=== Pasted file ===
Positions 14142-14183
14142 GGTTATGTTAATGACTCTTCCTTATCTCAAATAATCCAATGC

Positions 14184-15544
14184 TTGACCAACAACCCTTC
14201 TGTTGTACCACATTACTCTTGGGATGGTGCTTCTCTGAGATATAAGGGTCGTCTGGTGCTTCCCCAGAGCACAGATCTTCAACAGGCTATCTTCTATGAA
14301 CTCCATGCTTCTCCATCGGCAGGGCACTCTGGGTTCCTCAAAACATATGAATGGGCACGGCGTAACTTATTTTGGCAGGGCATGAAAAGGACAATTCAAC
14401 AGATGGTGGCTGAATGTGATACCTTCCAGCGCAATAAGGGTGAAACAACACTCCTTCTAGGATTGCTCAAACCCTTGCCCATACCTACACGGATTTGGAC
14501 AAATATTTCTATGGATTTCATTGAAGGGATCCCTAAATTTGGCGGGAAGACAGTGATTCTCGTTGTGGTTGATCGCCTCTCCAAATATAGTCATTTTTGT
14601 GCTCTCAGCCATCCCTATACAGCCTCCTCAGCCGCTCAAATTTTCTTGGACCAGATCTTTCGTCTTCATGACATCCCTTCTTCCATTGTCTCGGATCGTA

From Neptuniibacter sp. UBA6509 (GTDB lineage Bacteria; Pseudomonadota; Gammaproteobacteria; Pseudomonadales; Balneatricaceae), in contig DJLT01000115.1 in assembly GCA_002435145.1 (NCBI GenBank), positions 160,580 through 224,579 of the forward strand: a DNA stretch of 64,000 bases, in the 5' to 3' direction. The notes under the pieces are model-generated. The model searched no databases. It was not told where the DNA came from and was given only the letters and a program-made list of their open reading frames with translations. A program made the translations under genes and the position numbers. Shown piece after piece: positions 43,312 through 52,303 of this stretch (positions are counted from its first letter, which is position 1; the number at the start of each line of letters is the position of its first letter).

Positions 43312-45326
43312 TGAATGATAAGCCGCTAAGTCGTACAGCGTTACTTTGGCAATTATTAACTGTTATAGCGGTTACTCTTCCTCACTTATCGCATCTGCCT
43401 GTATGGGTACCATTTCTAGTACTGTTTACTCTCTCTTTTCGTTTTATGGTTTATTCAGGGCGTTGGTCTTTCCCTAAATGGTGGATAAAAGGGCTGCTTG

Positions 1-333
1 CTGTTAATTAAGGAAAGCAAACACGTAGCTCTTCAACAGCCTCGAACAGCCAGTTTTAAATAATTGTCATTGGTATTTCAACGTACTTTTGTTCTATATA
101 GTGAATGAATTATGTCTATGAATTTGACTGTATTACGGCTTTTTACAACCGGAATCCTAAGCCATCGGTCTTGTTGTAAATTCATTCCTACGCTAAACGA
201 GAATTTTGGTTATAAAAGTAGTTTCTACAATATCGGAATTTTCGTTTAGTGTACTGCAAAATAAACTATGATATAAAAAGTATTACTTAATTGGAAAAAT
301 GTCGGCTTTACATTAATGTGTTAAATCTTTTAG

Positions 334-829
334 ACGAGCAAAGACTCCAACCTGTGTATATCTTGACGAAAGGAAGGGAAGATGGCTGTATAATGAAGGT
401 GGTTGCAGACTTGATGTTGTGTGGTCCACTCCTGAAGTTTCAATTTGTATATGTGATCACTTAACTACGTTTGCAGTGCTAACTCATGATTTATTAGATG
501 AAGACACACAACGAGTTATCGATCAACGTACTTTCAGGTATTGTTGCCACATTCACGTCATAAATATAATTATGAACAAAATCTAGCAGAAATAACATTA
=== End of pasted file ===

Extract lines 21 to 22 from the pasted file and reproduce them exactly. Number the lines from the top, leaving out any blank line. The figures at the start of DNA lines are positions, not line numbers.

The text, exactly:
401 GGTTGCAGACTTGATGTTGTGTGGTCCACTCCTGAAGTTTCAATTTGTATATGTGATCACTTAACTACGTTTGCAGTGCTAACTCATGATTTATTAGATG
501 AAGACACACAACGAGTTATCGATCAACGTACTTTCAGGTATTGTTGCCACATTCACGTCATAAATATAATTATGAACAAAATCTAGCAGAAATAACATTA